A One-of-a-Kind Portrait Artist: The Films of Martín Farina
Talent Press, a section of Talents Buenos Aires, is a theoretical and practical program created for South American critics, writers, programmers, and journalists who reflect on new forms of cinema. Initiated by Berlinale Talents in collaboration with FIPRESCI and the Goethe-Institut, annual Talent Press programs and alumni network meetings are held in five cities around the world. For more details please visit http://talentpress.org/.
Mariángela Martínez Restrepo
Programmer / Talent Press TsBsAs
Latin America Film/Critic Curator
Text Translator: Sarah Smith
The latest Mar del Plata Film Festival was an opportunity to see some of the most recent and thought-provoking productions by independent Argentine filmmakers. Of these, few stand out more than Martín Farina, who presented his film El lugar de la desaparición (2018). This brief overview of some of the work by this young, prolific director further lends support to our enthusiasm.
Fulboy (2014), his first film, is a documentary that follows the life of several players on a second-division soccer team in Argentina. Unlike the Amazon series All or Nothing: Manchester City (2018) or Netflix’s First Team: Juventus (2018), which showcase major soccer stars, this film isn’t about the great athletic feats or the glory that feeds the entertainment industry surrounding the planet’s most popular sport. The real labor of these semi-anonymous athletes is far from that of their multi-million-dollar colleagues; what makes this film stand out is how it presents the players as workers in a glutted market, where the competition can lead to unemployment at any moment.
Fulboy is also the opposite of the series seen on the giant streaming services, for they promise to let us see the intimacy of the locker-room but barely serve as a teaser. Farina’s documentary literally strips down its protagonists, and focuses an erotic lens on their naked bodies, delighting in the closed-in masculine world of the locker-room.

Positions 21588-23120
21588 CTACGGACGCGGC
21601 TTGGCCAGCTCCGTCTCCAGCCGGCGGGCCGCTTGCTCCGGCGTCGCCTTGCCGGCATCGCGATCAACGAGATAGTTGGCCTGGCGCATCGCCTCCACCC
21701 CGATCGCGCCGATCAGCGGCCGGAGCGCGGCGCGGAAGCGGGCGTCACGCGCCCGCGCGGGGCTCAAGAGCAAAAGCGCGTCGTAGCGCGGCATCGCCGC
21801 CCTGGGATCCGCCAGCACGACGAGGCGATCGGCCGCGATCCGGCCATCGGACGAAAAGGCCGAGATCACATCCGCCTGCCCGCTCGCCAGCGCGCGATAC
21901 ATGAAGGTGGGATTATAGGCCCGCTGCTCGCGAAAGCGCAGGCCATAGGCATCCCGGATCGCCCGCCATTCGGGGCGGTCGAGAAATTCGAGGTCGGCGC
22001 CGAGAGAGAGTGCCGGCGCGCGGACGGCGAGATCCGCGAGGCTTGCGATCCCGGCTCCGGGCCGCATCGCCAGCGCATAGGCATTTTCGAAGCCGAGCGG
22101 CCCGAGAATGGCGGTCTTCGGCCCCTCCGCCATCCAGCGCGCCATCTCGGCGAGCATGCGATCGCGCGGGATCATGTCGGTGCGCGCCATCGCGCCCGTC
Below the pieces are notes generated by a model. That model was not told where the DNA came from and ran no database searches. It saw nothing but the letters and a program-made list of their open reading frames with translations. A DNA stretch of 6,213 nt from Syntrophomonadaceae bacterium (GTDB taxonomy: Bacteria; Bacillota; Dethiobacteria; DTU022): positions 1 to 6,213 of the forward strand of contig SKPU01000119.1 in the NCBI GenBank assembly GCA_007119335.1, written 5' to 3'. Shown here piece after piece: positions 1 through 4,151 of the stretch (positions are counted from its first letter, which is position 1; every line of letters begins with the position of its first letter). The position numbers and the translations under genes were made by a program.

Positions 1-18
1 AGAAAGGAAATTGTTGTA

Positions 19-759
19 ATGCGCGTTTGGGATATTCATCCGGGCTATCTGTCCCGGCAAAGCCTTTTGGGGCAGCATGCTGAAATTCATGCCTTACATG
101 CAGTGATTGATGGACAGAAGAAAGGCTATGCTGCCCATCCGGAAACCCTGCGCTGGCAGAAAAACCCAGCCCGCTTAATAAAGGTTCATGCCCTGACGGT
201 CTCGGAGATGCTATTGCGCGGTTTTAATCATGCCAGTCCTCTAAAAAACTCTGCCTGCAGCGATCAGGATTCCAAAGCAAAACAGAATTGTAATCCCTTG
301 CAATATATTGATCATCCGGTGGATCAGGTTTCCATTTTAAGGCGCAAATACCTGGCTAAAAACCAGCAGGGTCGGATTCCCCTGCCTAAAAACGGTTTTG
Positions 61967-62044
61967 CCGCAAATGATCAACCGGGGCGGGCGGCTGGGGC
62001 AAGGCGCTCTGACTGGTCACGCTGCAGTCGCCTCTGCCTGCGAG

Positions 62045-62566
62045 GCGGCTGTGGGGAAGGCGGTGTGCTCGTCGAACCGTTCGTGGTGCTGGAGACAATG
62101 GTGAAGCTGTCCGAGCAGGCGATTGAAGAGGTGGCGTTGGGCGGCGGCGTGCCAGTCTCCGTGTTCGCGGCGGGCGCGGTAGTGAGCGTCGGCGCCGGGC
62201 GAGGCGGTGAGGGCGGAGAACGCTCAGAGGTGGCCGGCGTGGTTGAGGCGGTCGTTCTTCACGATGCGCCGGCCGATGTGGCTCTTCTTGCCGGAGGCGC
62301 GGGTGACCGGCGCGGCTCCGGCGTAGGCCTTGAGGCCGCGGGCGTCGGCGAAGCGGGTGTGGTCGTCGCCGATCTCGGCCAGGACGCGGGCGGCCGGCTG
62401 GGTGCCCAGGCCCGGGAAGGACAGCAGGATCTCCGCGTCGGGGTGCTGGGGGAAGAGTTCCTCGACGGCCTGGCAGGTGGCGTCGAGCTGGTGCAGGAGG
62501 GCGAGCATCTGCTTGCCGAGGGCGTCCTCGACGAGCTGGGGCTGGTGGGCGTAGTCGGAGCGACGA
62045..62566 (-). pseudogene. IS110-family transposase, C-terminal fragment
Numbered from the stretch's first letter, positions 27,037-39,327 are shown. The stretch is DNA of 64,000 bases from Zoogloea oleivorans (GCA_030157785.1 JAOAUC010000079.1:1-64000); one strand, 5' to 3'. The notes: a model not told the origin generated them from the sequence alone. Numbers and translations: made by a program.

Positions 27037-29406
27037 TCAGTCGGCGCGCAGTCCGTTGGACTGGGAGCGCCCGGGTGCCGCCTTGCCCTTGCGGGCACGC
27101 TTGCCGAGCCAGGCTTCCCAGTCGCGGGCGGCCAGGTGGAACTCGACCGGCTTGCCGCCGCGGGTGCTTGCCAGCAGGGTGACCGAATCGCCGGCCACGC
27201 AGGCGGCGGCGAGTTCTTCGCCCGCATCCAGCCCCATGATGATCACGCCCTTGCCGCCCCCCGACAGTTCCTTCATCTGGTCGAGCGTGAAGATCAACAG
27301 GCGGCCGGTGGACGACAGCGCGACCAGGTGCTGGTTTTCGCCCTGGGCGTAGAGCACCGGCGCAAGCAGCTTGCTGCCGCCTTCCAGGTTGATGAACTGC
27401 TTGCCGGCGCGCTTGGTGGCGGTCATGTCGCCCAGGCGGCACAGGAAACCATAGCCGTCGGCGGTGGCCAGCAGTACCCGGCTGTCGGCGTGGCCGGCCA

El hombre de paso piedra (2015) takes yet another formula and flips it on its head. Since Lisandro Alonso’s La libertad (2001), there have been countless films about individual, solitary workers carrying out their labor in precarious contexts. Often, these films barely hide a condescending perspective on their protagonists — a veiled paternalism disguised as empathy. In El hombre de paso piedra, Farina’s visits with Mariano, a brickmaker in the outskirts of a town in southern Argentina, are transformed into a dialogue. As is customary for Farina, the filming takes a distant, observational stance that patiently follows the protagonist’s work, but then slowly begins to incorporate what’s usually off-camera and behind the scenes: the coexistence between filmmaker and subject. The director thus becomes another subject in the film, which shifts its focus to the interaction between him and Mariano. The dialogue about what he should do with his business leads to a conversation about the value of money and the road to happiness, in which each takes a different position based primarily on where they were born and where they live. Eventually, the illusory objectivity of the documentary ends up completely dismantled in an upbeat musical montage that has both of them dancing to an electronic pop song in the middle of the rural landscape. The scene highlights how the director’s world invades the brickmaker’s. Having acknowledged the asymmetry of the relationship between the filmmaker, who has control of what we see on screen, and the subject, El hombre del paso piedra is one of the most honest documentary films I can recall, without sacrificing any quality in what ultimately becomes a tribute to a friendship born out of filmmaking.